Trump Is Selling Pieces of His Mug Shot Suit

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Mr. Mercuri said the idea for selling the suit swatches came from NFT INT and was inspired by the way sports figures sell pieces of their jerseys to fans. Mr. Trump was “aware of the trend and receptive” to the proposal, he said, and “generously gave the suit to NFT INT. He felt that members of the public would want to have a piece of history.”

The suit was then authenticated by MEARS, a company that specializes in validating sports memorabilia. Troy R. Kinunen, the chief executive of the company, said that “the team at CollectTrumpCards provided the suit directly from the President” and that MEARS then verified certain design elements of the garment against photos and video, including pocket placement, buttons, and the collar of the suit jacket, which Mr. Trump had sewn down in the back to keep it in place. (Though given the number of blue suits Mr. Trump appears to own, it is hard to know how anyone could tell them apart.)

Selling the mug shot suit tracks, to a certain extent, with other examples of fan culture. Paige Rubin, an assistant vice president and the head of sale for handbags at Christie’s, said there was an almost insatiable public appetite for souvenirs of the famous and infamous, and often the most valuable pieces of memorabilia at auction are determined by provenance: “Does the object you are selling resonate with the fan base? Does it connect to an iconic moment in a career?”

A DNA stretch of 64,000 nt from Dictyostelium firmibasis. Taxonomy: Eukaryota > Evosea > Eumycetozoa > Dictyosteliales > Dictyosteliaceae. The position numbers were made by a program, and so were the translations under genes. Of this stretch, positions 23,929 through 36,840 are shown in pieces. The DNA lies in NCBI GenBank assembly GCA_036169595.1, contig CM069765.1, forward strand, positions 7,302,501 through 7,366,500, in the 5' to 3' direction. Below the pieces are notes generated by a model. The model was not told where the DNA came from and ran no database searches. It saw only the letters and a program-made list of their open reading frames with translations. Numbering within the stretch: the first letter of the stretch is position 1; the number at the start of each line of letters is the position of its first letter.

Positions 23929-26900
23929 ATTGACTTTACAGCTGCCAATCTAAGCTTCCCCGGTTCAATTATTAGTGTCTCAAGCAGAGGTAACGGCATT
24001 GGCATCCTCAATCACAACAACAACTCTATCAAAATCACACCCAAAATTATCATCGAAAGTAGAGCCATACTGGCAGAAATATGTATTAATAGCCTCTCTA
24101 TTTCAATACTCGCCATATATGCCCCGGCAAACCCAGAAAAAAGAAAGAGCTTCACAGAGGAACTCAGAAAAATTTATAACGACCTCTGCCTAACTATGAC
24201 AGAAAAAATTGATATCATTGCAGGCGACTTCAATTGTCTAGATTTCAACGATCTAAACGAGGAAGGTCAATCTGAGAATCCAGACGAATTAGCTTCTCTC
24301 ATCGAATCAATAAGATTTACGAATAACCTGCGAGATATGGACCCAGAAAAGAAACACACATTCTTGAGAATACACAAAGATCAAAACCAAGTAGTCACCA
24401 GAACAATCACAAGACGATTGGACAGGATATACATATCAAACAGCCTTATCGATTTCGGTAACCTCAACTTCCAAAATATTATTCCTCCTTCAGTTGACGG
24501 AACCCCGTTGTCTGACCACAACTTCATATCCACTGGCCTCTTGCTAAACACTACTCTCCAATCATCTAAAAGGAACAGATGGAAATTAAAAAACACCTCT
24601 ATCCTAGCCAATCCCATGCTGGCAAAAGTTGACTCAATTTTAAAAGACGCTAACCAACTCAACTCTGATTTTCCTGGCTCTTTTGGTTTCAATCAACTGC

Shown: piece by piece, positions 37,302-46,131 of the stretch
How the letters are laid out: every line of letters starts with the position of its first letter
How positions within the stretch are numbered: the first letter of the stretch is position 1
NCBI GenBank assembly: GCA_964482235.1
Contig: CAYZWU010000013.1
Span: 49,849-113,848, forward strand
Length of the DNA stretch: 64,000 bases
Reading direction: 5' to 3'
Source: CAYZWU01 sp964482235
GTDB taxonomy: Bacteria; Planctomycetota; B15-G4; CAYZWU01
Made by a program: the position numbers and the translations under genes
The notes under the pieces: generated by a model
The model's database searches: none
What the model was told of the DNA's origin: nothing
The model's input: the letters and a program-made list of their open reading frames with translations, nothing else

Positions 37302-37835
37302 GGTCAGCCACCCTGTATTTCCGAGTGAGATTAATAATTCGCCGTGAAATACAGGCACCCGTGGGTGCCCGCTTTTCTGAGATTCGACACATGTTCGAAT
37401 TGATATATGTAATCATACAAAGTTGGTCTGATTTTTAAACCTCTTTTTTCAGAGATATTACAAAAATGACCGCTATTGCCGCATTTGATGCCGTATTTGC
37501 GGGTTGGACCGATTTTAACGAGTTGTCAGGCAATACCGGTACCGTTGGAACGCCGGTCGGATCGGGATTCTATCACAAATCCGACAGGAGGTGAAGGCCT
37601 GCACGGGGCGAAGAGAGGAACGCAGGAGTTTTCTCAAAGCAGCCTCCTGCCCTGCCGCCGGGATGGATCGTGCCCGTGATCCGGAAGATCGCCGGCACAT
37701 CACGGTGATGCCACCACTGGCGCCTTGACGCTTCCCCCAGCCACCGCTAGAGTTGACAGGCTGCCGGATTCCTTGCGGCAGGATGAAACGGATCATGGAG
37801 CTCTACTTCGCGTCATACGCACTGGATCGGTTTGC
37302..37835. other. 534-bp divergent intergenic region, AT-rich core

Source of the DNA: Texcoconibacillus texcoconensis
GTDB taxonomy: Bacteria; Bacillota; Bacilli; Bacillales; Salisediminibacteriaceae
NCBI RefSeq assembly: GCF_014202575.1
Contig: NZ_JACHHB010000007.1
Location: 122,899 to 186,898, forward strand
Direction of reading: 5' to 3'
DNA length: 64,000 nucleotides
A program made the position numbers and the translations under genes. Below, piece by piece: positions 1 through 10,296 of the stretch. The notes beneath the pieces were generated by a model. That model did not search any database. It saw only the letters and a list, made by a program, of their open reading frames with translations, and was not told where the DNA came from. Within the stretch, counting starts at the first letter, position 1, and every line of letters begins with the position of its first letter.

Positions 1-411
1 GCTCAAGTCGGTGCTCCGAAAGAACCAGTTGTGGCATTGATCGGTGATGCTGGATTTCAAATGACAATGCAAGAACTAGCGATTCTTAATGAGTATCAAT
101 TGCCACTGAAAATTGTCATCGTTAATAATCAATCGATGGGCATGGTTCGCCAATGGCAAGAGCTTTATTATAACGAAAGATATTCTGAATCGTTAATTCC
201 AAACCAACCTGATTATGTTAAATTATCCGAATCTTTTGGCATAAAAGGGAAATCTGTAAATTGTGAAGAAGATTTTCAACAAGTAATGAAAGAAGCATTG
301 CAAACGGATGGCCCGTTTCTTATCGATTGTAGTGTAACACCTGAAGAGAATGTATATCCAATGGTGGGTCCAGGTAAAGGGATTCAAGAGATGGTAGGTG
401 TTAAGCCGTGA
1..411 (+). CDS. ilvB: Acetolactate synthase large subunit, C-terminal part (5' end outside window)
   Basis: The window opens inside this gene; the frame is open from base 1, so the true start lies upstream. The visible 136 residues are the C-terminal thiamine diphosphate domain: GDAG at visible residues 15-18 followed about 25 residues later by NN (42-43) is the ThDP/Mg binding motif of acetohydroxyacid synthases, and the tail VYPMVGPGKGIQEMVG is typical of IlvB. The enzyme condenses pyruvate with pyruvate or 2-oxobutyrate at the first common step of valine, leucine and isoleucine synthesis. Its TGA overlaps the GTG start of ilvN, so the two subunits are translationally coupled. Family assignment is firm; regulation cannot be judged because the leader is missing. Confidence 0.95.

Similarly, there is a long tradition of auctioning memorabilia from public figures, including many presidents, as Summer Anne Lee, a historian of presidential dress at the Fashion Institute of Technology, noted. Scraps of Abraham Lincoln’s bloodstained bedsheets regularly come up for auction, and a pair of Richard Nixon’s eyeglasses from around the time of his resignation were sold in 2005 for $1,955. In 2019, a pair of underpants believed to have belonged to Eva Braun, Hitler’s wife, were gaveled at almost $5,000.

However, despite the fact that Melania Trump likewise sold one of her most notable White House outfits — the white hat she wore during the French state visit in 2018 — as part of her own NFT drop, and despite Mr. Trump’s own history of monetizing his own brand in a way other political candidates might not dare, it is almost unheard-of for a living president to hawk his own memorabilia for his own profits, Ms. Lee said. Though NFT INT is not related to the Trump organization and Mr. Trump is not a part of the company, as a licenser Mr. Trump would probably receive a percentage of sales.

Which makes it in his interest to divide the suit into as many pieces as possible — both financially and, even more pointedly, conceptually.

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